You know, the Buddha taught that everything I say, I know it's true from my experience, but you don't have to believe it just because of what I say. You go and try it out for yourself, and you test it. That is the Buddha's wisdom. And that can apply to all wisdom, the Christian teachings, Jewish teachings, whatever.

But I want to tell you something. All of these hundreds of books I have read over the past few years do not even compare to just one day of practice. When I started to actually practice with a spiritual community, with a spiritual teacher, with my teacher, Thich Nhat Hanh, and his monks and nuns and lay practitioners, that is when it became real for me. To read a book is helpful, if that is what it takes to get you on the path, but reading books alone is like going to a restaurant, reading the menu, singing songs about the menu, having sermons preached about the menu, talking to the wait staff about the menu, but not eating anything. You see? But this community, yes, we have music. We have a message. We have sharing. We have fellowship. We have food once a month. But all of it revolves around the practice of eating, of nourishing ourselves spiritually through meditation and mindfulness.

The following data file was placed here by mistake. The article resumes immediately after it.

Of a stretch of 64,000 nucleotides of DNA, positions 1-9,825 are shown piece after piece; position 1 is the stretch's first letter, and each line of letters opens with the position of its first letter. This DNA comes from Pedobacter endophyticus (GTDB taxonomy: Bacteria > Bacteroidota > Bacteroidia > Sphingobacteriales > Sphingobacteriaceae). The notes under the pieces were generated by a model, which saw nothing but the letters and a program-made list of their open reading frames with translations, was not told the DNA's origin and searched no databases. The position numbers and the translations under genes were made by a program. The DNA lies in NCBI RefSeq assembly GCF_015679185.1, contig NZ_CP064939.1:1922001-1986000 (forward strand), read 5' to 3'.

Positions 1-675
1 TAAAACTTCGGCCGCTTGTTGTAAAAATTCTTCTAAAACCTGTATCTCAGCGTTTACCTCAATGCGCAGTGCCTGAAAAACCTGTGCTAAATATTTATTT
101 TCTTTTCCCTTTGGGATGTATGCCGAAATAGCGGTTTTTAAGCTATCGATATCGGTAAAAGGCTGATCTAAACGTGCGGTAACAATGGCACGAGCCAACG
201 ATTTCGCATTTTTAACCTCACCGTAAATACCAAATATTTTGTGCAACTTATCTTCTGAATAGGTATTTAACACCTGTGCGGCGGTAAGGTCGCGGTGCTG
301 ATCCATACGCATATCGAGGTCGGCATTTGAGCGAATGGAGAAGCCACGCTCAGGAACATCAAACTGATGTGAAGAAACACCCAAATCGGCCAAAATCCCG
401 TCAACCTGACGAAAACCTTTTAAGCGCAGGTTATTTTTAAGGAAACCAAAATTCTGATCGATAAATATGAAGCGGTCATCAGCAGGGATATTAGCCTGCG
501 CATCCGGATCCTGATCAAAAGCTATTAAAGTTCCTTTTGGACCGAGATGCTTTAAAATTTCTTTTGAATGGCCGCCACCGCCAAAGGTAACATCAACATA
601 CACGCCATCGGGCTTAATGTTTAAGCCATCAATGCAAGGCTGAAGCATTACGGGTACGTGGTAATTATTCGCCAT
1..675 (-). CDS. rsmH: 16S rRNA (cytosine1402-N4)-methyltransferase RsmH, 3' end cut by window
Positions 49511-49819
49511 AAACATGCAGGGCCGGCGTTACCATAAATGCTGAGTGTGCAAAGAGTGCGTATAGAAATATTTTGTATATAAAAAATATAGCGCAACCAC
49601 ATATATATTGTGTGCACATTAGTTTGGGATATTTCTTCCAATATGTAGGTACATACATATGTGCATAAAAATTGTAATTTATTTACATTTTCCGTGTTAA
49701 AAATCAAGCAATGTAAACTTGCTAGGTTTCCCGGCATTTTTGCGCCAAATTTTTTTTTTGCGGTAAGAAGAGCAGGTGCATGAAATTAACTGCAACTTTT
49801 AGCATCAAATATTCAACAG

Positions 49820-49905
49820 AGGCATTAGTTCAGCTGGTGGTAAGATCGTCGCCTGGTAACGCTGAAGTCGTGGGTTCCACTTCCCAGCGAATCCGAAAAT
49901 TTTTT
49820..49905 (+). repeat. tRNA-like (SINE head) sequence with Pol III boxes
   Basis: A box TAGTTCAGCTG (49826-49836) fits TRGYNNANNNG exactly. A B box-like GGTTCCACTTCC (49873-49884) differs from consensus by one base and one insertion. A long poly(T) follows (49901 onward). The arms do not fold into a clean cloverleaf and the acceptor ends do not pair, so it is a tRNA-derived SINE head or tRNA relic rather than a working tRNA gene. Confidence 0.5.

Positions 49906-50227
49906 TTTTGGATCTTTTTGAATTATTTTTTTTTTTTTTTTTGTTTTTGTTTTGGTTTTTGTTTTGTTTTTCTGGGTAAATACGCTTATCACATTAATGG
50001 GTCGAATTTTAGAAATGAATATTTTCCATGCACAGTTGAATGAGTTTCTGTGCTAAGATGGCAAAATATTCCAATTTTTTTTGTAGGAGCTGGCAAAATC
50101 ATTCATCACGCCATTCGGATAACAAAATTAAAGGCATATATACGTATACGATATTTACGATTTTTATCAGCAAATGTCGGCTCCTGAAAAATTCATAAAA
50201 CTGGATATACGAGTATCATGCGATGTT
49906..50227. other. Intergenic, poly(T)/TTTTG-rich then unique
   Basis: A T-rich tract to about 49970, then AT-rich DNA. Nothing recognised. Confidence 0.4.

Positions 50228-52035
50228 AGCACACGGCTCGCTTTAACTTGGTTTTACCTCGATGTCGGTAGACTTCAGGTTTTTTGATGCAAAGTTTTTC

That is the missing ingredient in Western spiritual practice I believe. We don't emphasize enough about the real spiritual nourishment of getting in touch with our true self through meditation. We cannot just think about it and preach about it and read about it enter discussions about it and all of that. Those are great, and they are necessary for a full, balanced spirituality. But we cannot neglect the spiritual food, the center of it all, which is communion, which is our oneness with the divine, which you access through being here and now fully, breathing in, breathing out so that you can truly commune and enjoy the banquet that is set before us and within us right here and right now.